Contrary to what you may think, the 20jazzfunkgreats diaspora likes to keep informed, and from time to time, participate in the key debates of that ‘real world’ of yours which floats parallel to the alternative dimension from which we broadcast. We still care for all you fleshers, left behind in a universe of scarce resources and crippling entropy. Today it’s the Great Stagnation that concerns us.
To simplify a lot, the ‘Great Stagnation’ thesis argues that median salaries in Western economies (and particularly the USA) have stalled because you have picked all the lower hanging fruit that was available for growth – you have exploited the land, educated your population and reaped the rewards from technological breakthroughs earlier in the century. And now things are getting harder, and slower. Being the sci-fi aficionados that we are, we are of course interested on the technological bit of the argument, and its future implications.
We must say that, from the Lagrangian standpoint of post-humanistic singularity where our space station orbits, your future surely isn’t what it was cracked up to be. Yes, you have digital tablets and motion user interfaces, but no flying cars. Yes, you can access all of mankind’s imprecise knowledge base for free, but you still rely on notoriously unstable sources of energy. Yes, you have deciphered your genome, and will soon be able to engineer beautiful babies in abandoned oilrigs standing over fraught international waters, but you will be doing it for all the wrong reasons.
You are still stuck in this planet, all your genetic eggs in the same basket, waiting for the endogenous or exogenous conflagration that will erase you from the face of the universe. You need to sort it out, for your sake and ours– if you go, we are going to be stuck without human culture to devour and retransmit across the galaxy. For all its faults, your species is at its average amusing, at its best inspiring.
We would love to hook you up with the novel scientific constructs and amazing alien artefacts that we play with every day, but the protocols of the Cosmic Confederation to which we are bound forbids technology transfer to proto-civilisations under level Sigma-5 of evolution. You aren’t ready for contact yet. Either you swim or you drown.
If you are to create the knowledge that will take you to the next level, much needs to be done. We think that music has a role to play in inspiring new generations of curious youngsters to join the ranks of science, challenge established paradigms and break down those disciplinary boundaries that stand in the face of radical discovery. Trendy cop-out’s that merely nick Omni mag’s visuals without a deeper appraisal of its substance won’t suffice. No-one said this would be easy. No, we are talking about music that explores the potentialities of space, time and matter, and conveys its mysteries, something that requires a purity of intent, and even a knowledge of the subject. Why shouldn’t a phD in physics be a meaningful pathway into pop stardom? As we reported last week, it happens in TV. So it should for music, otherwise your future is gronked.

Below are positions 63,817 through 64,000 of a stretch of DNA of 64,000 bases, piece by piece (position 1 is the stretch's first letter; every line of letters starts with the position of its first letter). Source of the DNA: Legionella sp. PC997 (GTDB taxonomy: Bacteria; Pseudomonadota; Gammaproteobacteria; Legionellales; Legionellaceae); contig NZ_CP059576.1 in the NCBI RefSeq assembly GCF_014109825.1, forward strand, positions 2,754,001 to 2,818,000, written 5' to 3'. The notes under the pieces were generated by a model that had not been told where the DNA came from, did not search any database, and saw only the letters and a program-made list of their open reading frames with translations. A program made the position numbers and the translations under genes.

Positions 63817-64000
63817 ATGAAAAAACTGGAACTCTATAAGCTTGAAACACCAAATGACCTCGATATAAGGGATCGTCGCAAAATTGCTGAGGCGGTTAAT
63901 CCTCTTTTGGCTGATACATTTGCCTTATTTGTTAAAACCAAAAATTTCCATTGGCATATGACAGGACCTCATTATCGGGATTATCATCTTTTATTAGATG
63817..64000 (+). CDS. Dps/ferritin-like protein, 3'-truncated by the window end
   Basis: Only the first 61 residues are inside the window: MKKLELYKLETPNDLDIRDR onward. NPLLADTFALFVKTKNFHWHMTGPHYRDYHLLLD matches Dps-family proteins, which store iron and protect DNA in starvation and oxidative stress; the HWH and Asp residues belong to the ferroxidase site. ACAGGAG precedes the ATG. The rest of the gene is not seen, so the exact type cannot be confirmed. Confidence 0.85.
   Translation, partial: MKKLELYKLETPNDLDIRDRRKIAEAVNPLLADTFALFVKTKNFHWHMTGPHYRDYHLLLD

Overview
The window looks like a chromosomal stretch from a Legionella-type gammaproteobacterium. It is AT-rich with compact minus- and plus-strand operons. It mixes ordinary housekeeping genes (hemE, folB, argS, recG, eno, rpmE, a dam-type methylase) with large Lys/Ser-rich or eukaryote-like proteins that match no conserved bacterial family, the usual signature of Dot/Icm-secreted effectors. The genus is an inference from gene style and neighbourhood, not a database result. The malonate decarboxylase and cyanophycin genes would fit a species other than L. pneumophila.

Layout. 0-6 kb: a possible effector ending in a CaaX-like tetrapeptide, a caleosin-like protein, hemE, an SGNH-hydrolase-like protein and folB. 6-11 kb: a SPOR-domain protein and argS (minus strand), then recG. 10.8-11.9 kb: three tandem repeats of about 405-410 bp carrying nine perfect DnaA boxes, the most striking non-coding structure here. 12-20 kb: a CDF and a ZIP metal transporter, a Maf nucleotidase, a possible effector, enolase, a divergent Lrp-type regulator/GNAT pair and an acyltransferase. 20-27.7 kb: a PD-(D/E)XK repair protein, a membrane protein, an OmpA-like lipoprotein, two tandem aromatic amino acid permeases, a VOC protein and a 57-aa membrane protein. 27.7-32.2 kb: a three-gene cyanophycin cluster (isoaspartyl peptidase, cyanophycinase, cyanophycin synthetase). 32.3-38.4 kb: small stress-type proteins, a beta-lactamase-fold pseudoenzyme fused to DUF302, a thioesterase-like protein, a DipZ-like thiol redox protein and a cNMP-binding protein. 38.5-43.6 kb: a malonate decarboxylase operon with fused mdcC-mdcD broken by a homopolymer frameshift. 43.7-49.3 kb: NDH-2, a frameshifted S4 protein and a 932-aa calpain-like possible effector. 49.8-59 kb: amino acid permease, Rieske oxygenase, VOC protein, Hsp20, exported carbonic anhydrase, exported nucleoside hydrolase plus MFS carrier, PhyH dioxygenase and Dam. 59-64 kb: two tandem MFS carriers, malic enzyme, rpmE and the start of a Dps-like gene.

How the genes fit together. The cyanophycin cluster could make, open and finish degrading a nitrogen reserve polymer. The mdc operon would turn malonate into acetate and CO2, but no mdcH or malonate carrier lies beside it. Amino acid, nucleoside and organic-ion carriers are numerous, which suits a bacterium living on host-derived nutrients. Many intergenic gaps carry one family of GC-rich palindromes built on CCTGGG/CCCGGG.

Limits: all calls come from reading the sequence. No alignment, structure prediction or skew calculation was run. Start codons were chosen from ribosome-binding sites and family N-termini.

Here you have some exemplars of music with the right stuff.
Emmanuel Tegel’s Solaris is featured in Love OD Communications release for ‘Earthbound – Surfing the Apocalypse’ transmedia project. The world needs more Utopian disco celebrating the moment when humanity stares at its reflection in the enigmatic mirror of an alien intelligence. If anyone was to re-issue Eduard Artemiev’s transfixing soundtrack for one of the most definitive classics of science-fiction ever made, they should seriously consider including this tune as a bonus. That is a seriously cool compliment in our book of Tarkovski/Lem worship.
Antoni Maiovvi’s Hot Biology EP packages the transcendent thrills of information exchange and extropic emergence which unfold at the micro/meso/macro level (quantum/cellular/cosmic) in a literally hi-NRG package that should be discussed in STEMNet afterschool clubs across the nation, not least because it sounds like Giorgio Moroder producing The Chase after a levitational epiphany over the dorky crop-circles of Fermilab’s Tevatron.
We embrace science as the collective trial-and-error adventure through which mankind makes sense of its environment, and crucially, learns to transform it in a non-short-sighted, non-destructive way. In doing this we don’t simply look forward, but also backwards and sideways, accepting that metaphysical constructs developed in cultures that some may disdain as ‘scientifically primitive’ have much to contribute to our understanding of the universe.
Maria Minerva’s stunning ‘Noble Savage’ EP, out in the brilliant 100% Silk Not Not Fun dance offshoot seems delivered from a Pacific atoll where slim priestesses have bootstrapped their belief system into a logically consistent, empirically sound cosmology through pure thought experimentation, and psychedelic revelries acquired after keen observation of the cycle of the tides and migration of the species at a pristine beach expanding as far as the eye can see.
The proof is sketched on the white sand, footprints that describe complexly choreographed festivals through which the tribe completes the universe, to the beautiful drone of a primeval techno anthem.